President Donald Trump signed an executive order Thursday calling for social media giants to lose their shield against liability if they engage in censorship.
The order comes after Twitter fact checked two of the president’s tweets regarding mail-in voting this week, although Trump’s criticism of Facebook and Twitter far predated the incident. The order calls for changing Section 230, the law governing internet platforms, to curb immunity from legal liability that platforms currently enjoy. Ultimately, however, it is up to Congress to change the law.
“Twitter, Facebook, Instagram, and YouTube wield immense, if not unprecedented, power to shape the interpretation of public events; to censor, delete, or disappear information; and to control what people see or do not see,” the order says.
“Immunity should not extend beyond its text and purpose to provide protection for those who purport to provide users a forum for free and open speech, but in reality use their power over a vital means of communication to engage in deceptive or pretextual actions stifling free and open debate by censoring certain viewpoints,” it continues.
“We’re here today to defend free speech from one of the greatest dangers it has faced in American history, frankly, and you know what’s going on as well as anybody. It’s not good,” Trump said at the Oval Office signing. “There’s no precedent in American history for so small a number of corporations to control so large a sphere of human interaction.”
Trump blasted Twitter at the signing as well, saying “They’ve had unchecked power” to censor, and that fact-checking the president was “political activism.”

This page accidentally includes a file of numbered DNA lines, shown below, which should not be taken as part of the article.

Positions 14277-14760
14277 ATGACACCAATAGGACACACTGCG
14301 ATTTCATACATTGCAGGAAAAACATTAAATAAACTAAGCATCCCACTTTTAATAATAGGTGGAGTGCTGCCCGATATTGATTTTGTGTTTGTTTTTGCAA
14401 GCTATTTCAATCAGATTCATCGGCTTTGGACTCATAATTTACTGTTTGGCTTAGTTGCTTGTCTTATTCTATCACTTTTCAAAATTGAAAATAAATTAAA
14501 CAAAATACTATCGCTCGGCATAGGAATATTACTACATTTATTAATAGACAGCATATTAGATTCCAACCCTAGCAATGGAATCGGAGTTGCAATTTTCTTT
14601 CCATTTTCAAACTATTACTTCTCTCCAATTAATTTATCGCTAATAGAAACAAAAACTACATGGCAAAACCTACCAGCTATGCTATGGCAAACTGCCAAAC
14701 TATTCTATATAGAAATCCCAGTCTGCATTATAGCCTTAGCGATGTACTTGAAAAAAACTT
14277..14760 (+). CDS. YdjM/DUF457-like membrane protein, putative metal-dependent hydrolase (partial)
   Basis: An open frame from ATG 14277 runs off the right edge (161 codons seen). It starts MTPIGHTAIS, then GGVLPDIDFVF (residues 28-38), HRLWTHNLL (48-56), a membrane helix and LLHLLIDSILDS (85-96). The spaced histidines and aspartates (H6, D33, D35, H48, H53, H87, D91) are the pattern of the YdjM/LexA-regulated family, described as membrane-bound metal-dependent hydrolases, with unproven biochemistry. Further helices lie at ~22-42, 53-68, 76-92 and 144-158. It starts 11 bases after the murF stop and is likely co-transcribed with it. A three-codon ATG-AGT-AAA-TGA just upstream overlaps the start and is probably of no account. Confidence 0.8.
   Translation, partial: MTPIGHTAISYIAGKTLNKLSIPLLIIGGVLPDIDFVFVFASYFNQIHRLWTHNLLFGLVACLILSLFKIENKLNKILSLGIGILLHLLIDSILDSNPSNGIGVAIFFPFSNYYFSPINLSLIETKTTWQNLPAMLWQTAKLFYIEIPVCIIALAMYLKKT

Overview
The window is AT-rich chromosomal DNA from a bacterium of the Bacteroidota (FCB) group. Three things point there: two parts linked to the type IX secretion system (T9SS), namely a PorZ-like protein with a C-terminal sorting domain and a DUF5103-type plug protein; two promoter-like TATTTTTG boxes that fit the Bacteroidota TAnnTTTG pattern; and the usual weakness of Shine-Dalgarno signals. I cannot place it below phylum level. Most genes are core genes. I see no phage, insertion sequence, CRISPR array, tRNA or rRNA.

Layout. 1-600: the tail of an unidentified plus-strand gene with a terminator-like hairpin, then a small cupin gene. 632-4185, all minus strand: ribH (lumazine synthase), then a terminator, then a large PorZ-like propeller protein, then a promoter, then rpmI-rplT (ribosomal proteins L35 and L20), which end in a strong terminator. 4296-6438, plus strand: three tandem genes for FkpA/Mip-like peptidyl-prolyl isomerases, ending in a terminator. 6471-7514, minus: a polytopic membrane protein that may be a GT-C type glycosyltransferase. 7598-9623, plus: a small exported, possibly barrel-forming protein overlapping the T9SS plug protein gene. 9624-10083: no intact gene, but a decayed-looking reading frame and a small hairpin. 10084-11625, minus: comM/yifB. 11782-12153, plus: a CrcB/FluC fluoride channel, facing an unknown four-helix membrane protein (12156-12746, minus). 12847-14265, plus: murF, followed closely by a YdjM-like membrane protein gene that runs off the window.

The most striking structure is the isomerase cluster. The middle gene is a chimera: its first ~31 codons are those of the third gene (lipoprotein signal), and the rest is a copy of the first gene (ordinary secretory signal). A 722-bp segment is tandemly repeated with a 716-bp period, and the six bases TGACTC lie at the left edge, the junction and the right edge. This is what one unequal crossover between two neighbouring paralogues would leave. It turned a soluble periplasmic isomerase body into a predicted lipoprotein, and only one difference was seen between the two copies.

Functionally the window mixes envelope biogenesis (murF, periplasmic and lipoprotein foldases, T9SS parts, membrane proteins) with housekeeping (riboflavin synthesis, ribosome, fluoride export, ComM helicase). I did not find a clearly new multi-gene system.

“They’re editorial decisions,” Trump said. “In those moments, Twitter ceases to be a neutral public platform, they become an editor with a viewpoint. I think we can say that about others also, whether you’re looking at Google, whether you’re looking at Facebook and perhaps others.”
Democratic House Speaker Nancy Pelosi was quick to criticize Trump’s order, however.
.@SpeakerPelosi calls Trump’s executive order on social media “a desperate distraction from his failure to provide a national testing strategy to defeat COVID-19.” It does “nothing to address big Internet companies’ complete failure to fight the spread of disinformation.” pic.twitter.com/Qv00KpYIP5
— Alexandra von Nahmen (@AlexandravonNah) May 28, 2020
Trump was making waves about potential social media regulation before Twitter fact checked him, however. It was reported Saturday that Trump was considering the formation of a panel to handle complaints of anti-conservative bias on social media, according to the Wall St. Journal.
“We enforce the Twitter Rules impartially for all users, regardless of their background or political affiliation. We are constantly working to improve our systems and will continue to be transparent and in regular communication with elected officials in regard to our efforts,” Twitter said in a statement to WSJ. (RELATED: Twitter Says It Will Not Remove Trump’s Tweets About Scarborough’s Dead Intern)